This is a stream represented as a pair whose `car`

is 10,000 and
whose `cdr`

is a promise to enumerate more of the interval if it becomes
necessary. Now we filter it using `stream-filter`

```
(define (stream-filter pred stream)
(cond ((stream-null? stream) the-empty-stream)
((pred (stream-car stream))
(cons-stream (stream-car stream)
(stream-filter pred
(stream-cdr stream))))
(else (stream-filter pred (stream-cdr stream)))))
```

`stream-filter`

tests the `stream-car`

of the stream (the car of the pair,
which is 10,000). Since this is not prime, `stream-filter`

examines the
`stream-cdr`

of its input stream. The call to `stream-cdr`

forces evaluation
of the delayed `stream-enumerate-interval`

, which now returns

```
(cons 10001
(delay (stream-enumerate-interval 10002 1000000)))
```

`stream-filter`

now looks at the `stream-car`

of this stream, 10,001, sees
that this is not prime either, forces another `stream-cdr`

, and so on, until
`stream-enumerate-interval`

yields the prime 10,007, whereupon ```
stream-
filter
```

, according to its definition, returns

```
(cons-stream (stream-car stream)
(stream-filter pred (stream-cdr stream)))
```

which is

```
(cons 10007
(delay
(stream-filter
prime?
(cons 10008
(delay
(stream-enumerate-interval 10009
1000000))))))
```

This result is now passed to `stream-cdr`

in our original expression. This
forces the delayed `stream-filter`

, which in turn keeps forcing the delayed
`stream-enumerate-interval`

until it finds the next prime, which is 10,009.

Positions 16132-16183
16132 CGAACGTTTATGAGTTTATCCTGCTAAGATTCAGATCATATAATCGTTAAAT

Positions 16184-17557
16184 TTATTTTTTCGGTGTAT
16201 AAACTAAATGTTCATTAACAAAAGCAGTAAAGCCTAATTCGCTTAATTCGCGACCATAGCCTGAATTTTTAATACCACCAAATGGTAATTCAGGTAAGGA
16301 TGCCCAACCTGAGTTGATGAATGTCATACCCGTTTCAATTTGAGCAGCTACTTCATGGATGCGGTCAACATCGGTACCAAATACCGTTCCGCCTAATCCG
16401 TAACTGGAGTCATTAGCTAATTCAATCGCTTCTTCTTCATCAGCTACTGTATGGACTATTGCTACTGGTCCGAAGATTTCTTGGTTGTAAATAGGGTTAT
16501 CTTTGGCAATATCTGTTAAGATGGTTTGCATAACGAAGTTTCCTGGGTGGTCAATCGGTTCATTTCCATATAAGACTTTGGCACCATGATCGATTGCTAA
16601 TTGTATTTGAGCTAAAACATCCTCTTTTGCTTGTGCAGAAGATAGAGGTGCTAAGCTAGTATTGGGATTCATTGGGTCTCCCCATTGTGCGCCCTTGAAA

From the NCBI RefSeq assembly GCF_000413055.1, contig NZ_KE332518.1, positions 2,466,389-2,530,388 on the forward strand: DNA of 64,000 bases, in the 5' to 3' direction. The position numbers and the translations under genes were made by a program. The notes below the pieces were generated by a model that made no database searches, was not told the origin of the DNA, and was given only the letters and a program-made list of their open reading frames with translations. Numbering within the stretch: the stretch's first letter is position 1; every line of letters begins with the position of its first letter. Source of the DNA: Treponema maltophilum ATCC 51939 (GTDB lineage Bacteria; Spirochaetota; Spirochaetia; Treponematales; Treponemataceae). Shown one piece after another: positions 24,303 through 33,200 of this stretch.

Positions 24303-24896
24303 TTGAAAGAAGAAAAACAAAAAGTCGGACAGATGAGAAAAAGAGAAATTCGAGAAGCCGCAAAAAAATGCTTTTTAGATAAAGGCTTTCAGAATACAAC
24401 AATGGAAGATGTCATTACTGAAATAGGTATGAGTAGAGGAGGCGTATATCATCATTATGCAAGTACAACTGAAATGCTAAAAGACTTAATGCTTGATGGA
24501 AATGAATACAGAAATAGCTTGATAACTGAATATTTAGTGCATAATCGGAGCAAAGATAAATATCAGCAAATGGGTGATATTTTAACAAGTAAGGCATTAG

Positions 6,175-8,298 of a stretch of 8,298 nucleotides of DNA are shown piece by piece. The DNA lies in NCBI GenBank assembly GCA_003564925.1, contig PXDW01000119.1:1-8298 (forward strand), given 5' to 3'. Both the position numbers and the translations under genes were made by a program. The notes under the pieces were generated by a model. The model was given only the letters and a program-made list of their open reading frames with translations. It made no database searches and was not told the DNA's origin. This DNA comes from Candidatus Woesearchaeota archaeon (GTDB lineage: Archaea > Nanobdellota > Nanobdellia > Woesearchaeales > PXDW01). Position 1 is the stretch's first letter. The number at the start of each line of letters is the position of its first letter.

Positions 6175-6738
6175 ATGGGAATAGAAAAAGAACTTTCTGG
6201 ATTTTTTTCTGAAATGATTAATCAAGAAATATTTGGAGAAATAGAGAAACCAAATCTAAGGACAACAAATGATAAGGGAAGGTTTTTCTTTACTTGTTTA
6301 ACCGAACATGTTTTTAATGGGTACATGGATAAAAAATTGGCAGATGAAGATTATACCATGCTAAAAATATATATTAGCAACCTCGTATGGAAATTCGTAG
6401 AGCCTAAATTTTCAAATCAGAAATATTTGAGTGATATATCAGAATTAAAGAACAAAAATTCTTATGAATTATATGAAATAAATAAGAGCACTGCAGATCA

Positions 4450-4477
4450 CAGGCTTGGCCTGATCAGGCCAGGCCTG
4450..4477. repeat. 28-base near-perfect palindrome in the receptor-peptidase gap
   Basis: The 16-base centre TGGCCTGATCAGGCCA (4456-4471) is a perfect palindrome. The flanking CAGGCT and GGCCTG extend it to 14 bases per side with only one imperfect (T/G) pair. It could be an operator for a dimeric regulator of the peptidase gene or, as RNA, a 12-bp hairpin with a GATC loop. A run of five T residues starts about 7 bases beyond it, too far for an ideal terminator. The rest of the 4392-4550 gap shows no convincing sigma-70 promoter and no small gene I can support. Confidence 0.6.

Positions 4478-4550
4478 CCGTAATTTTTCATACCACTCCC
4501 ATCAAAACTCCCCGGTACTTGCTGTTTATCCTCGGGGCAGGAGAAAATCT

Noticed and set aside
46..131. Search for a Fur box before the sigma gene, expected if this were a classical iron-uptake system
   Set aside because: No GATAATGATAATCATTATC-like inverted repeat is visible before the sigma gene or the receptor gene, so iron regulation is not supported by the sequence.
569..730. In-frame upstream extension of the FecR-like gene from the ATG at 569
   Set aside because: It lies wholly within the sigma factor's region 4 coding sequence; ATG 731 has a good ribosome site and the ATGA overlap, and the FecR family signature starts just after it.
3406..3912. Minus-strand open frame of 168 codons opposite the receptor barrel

Finally, the result passed to `stream-car`

in our original expression is

```
(cons 10009
(delay
(stream-filter
prime?
(cons 10010
(delay
(stream-enumerate-interval 10011
1000000))))))
```

`Stream-car`

returns 10,009, and the computation is complete. Only as many
integers were tested for primality as were necessary to find the second prime,
and the interval was enumerated only as far as was necessary to feed the prime
filter.

`delay`

and `force`

Although `delay`

and `force`

may seem like mysterious operations, their
implementation is really quite straightforward. `delay`

must package an
expression so that it can be evaluated later on demand, and we can accomplish
this simply by treating the expression as the body of a procedure. `delay`

can
be a special form such that

```
(delay [exp])
```

is syntactic sugar for

```
(lambda () [exp])
```

`force`

simply calls the procedure (of no arguments) produced by `delay`

, so
we can implement `force`

as a procedure:

```
(define (force delayed-object)
(delayed-object))
```

Again, note the importance of `delay`

being a special form. If it is not, then when we call `(delay b)`

, `b`

will be evaluated before we evaluate the body.

This implementation suffices for `delay`

and `force`

to work as advertised,
but there is an important optimization that we can include. In many
applications, we end up forcing the same delayed object many times. This can
lead to serious inefficiency in recursive programs involving streams. The
solution is to build delayed objects so that the first time they are forced,
they store the value that is computed. Subsequent forcings will simply return
the stored value without repeating the computation. In other words, we
implement `delay`

as a special-purpose memoized procedure. One way to
accomplish this is to use the following procedure, which takes as argument a
procedure (of no arguments) and returns a memoized version of the procedure.
The first time the memoized procedure is run, it saves the computed result. On
subsequent evaluations, it simply returns the result.

```
(define (memo-proc proc)
(let ((already-run? false) (result false))
(lambda ()
(if (not already-run?)
(begin (set! result (proc))
(set! already-run? true)
result)
result))))
```

`Delay`

is then defined so that (delay [exp]) is equivalent to

```
(memo-proc (lambda () [exp]))
```

and `force`

is unchanged

In this section, you learned:

- What a stream is
- Some useful applications of streams
- How to implement
`delay`

and`force`

Let's go to the next subsection and learn about infinite lists!